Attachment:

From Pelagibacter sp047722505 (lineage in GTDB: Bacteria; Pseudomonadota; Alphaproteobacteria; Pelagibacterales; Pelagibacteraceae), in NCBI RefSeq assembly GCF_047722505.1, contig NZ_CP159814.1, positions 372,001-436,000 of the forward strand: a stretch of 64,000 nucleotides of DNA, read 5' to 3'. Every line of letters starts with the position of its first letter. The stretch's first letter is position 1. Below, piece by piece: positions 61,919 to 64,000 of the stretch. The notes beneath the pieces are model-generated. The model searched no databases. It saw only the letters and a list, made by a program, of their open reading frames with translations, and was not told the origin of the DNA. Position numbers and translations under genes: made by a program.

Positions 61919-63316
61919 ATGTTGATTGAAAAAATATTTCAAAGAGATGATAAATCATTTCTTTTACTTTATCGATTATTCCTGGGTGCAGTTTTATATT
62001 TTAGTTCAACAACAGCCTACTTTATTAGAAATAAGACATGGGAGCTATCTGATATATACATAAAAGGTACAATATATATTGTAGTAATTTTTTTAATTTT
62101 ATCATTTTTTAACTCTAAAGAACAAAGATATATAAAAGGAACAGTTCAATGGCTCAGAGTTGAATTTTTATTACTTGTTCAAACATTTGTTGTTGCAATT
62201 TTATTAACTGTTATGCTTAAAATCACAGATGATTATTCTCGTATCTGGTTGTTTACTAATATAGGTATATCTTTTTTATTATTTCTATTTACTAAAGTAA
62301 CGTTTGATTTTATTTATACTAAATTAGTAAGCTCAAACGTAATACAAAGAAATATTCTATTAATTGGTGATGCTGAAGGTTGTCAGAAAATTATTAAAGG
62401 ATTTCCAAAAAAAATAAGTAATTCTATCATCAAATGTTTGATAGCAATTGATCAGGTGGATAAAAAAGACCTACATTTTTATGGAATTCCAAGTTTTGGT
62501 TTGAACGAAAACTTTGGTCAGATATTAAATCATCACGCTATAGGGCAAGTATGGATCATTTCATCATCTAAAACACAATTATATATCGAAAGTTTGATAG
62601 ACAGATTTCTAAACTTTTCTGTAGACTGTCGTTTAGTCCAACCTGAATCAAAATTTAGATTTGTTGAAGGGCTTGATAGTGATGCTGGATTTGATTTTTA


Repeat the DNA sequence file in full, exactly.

From Pelagibacter sp047722505 (lineage in GTDB: Bacteria; Pseudomonadota; Alphaproteobacteria; Pelagibacterales; Pelagibacteraceae), in NCBI RefSeq assembly GCF_047722505.1, contig NZ_CP159814.1, positions 372,001-436,000 of the forward strand: a stretch of 64,000 nucleotides of DNA, read 5' to 3'. Every line of letters starts with the position of its first letter. The stretch's first letter is position 1. Below, piece by piece: positions 61,919 to 64,000 of the stretch. The notes beneath the pieces are model-generated. The model searched no databases. It saw only the letters and a list, made by a program, of their open reading frames with translations, and was not told the origin of the DNA. Position numbers and translations under genes: made by a program.

Positions 61919-63316
61919 ATGTTGATTGAAAAAATATTTCAAAGAGATGATAAATCATTTCTTTTACTTTATCGATTATTCCTGGGTGCAGTTTTATATT
62001 TTAGTTCAACAACAGCCTACTTTATTAGAAATAAGACATGGGAGCTATCTGATATATACATAAAAGGTACAATATATATTGTAGTAATTTTTTTAATTTT
62101 ATCATTTTTTAACTCTAAAGAACAAAGATATATAAAAGGAACAGTTCAATGGCTCAGAGTTGAATTTTTATTACTTGTTCAAACATTTGTTGTTGCAATT
62201 TTATTAACTGTTATGCTTAAAATCACAGATGATTATTCTCGTATCTGGTTGTTTACTAATATAGGTATATCTTTTTTATTATTTCTATTTACTAAAGTAA
62301 CGTTTGATTTTATTTATACTAAATTAGTAAGCTCAAACGTAATACAAAGAAATATTCTATTAATTGGTGATGCTGAAGGTTGTCAGAAAATTATTAAAGG
62401 ATTTCCAAAAAAAATAAGTAATTCTATCATCAAATGTTTGATAGCAATTGATCAGGTGGATAAAAAAGACCTACATTTTTATGGAATTCCAAGTTTTGGT
62501 TTGAACGAAAACTTTGGTCAGATATTAAATCATCACGCTATAGGGCAAGTATGGATCATTTCATCATCTAAAACACAATTATATATCGAAAGTTTGATAG
62601 ACAGATTTCTAAACTTTTCTGTAGACTGTCGTTTAGTCCAACCTGAATCAAAATTTAGATTTGTTGAAGGGCTTGATAGTGATGCTGGATTTGATTTTTA